Public Lecture: Laurent Thévenot on Reconstructing Critique
NYU’s Institute for Public Knowledge invites you to a lecture by the sociologist Laurent Thévenot, Directeur d’études at the Ecole des Hautes Études en Sciences Sociales, Paris, and a renowned theorist of the critical social sciences.
Democratic nation-states are increasingly governed by non-democratic procedures. The rise of neo-liberalism, the celebration of the market as an arbiter of the pubic good, which makes individual and firm choice the vehicle for all valuation, has gone hand in hand with the rise of a non-democratic form of government based on private voluntary regulation and statistical evidence: government by standards. In this lecture, Laurent Thévenot, a pioneer of the French conventions of worth approach, co-author (with Luc Boltanski) of the much celebrated, debated, and translated On Justification (Princeton, 2006; Gallimard, 1991), analyzes the significance of this form of power, its relation to liberalism and the proliferating critiques of authority. Thévenot, trained as a economist and sociologist, is famous for pioneering a decidedly non-economistic approach which applies not only to the economy, but all forms of coordination: investment in form.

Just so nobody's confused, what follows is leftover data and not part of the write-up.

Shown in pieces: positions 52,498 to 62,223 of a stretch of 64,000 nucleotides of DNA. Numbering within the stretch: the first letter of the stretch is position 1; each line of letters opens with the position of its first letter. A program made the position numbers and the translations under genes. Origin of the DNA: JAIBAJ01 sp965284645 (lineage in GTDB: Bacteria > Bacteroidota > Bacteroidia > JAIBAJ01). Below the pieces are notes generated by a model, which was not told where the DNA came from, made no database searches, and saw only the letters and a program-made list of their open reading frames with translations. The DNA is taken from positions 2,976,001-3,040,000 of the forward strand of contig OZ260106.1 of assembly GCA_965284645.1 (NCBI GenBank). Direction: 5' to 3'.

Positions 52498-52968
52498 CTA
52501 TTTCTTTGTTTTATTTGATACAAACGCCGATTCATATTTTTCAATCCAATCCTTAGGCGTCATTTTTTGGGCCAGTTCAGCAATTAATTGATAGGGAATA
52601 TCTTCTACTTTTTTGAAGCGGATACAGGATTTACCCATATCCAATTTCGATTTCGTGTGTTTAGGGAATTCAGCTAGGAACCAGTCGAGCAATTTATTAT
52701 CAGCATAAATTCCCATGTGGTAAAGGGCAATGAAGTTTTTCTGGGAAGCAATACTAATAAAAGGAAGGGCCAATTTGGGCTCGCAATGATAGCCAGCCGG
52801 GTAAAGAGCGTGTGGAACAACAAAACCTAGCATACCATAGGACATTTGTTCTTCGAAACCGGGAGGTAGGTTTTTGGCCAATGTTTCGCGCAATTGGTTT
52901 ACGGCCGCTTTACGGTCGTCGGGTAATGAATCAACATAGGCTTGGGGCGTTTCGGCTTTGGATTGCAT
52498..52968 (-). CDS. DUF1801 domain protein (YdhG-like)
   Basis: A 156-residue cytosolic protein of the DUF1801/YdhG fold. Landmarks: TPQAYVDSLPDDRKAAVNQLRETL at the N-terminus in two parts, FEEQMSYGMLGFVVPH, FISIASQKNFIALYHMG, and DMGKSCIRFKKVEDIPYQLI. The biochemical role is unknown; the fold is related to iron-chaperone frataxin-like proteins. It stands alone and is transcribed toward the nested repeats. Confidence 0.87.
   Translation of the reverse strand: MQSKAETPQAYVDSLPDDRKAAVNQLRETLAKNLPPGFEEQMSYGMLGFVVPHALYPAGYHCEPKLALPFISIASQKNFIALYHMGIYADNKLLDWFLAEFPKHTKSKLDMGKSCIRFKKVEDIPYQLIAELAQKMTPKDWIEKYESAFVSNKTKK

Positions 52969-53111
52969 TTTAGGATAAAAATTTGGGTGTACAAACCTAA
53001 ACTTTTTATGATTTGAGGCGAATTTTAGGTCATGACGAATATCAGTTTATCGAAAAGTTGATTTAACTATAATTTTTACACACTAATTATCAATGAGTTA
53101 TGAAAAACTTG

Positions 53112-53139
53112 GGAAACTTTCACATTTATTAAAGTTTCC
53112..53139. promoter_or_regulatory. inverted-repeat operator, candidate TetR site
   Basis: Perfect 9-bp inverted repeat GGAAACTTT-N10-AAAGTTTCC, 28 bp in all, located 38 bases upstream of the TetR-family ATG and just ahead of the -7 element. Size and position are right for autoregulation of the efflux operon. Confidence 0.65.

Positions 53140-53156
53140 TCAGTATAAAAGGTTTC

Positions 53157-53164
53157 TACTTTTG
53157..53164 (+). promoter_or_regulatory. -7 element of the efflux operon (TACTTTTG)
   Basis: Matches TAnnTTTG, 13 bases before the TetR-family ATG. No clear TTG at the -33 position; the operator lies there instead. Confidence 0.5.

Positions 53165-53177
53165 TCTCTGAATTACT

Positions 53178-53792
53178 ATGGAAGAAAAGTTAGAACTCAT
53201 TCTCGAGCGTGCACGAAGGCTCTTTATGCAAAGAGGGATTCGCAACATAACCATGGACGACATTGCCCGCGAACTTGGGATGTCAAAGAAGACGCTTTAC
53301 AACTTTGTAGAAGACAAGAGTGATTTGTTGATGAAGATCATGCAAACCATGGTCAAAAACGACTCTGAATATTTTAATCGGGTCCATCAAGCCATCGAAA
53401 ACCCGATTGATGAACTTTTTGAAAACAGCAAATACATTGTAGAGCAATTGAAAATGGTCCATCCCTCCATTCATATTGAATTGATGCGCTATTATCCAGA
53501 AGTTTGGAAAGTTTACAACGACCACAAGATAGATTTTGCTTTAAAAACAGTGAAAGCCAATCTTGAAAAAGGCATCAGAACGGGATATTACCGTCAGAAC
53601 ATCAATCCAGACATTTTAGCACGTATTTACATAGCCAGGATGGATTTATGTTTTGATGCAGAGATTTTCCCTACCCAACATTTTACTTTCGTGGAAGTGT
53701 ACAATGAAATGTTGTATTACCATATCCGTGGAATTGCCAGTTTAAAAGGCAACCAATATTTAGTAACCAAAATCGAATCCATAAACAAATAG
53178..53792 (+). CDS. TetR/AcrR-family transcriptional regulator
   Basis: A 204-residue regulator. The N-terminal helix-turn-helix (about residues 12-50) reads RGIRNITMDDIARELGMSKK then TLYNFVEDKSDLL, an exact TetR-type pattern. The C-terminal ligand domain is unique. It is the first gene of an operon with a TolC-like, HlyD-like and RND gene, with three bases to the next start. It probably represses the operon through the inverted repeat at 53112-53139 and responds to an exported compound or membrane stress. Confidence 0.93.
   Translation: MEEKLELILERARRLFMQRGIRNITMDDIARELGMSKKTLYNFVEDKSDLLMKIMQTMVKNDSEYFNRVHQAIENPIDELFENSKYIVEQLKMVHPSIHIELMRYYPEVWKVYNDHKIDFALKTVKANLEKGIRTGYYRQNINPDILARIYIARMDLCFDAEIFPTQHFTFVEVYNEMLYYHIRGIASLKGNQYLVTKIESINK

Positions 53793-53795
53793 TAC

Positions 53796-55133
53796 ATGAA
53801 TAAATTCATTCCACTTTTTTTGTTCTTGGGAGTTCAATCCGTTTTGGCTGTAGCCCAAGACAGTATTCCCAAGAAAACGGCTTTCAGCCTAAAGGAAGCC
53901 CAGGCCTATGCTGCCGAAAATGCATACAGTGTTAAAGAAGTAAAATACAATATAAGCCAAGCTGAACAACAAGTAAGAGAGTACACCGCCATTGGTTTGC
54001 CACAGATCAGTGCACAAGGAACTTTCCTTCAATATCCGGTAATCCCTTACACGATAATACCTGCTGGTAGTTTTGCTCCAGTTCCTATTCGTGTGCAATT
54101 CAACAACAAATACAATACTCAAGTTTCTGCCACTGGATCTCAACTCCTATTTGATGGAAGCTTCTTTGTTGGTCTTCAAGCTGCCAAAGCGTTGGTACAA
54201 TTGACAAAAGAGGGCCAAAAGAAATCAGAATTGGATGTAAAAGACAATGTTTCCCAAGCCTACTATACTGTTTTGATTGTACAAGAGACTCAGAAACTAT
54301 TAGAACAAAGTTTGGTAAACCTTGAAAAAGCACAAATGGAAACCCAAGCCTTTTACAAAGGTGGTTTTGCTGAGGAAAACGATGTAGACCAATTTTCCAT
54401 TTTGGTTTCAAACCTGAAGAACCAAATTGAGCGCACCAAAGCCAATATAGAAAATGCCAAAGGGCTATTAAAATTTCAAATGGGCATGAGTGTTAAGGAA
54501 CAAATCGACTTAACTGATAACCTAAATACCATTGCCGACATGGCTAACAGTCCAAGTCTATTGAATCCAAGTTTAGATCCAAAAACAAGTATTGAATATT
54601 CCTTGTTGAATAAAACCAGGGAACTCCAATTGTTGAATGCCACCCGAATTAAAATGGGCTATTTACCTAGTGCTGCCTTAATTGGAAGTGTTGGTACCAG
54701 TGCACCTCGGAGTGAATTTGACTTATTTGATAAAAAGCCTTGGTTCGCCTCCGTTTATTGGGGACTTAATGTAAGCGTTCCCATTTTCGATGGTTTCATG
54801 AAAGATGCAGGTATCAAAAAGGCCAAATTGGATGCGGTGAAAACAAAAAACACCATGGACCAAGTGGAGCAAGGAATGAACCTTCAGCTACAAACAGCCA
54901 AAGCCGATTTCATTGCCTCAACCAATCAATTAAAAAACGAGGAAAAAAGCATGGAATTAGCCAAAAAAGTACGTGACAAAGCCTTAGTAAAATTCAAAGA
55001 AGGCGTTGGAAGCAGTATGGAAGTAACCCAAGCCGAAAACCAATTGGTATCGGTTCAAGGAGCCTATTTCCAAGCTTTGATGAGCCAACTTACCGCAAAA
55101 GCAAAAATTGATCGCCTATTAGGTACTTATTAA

Laurent Thévenot is Directeur d’études, Ecole des Hautes Études en Sciences Sociales, Paris. His works include L’action au pluriel: sociologie des régimes d’engagement (2006), “Enlarging Conceptions of Testing Moments and Critical Theory,” in Simon and Turner’s The Spirit of Luc Boltanski (2014), and “Certifying the World: Power Infrastructures and Practices in Economies of Conventional Forms” in Aspers and Dodd’sRe-Imagining Economic Sociology (2015).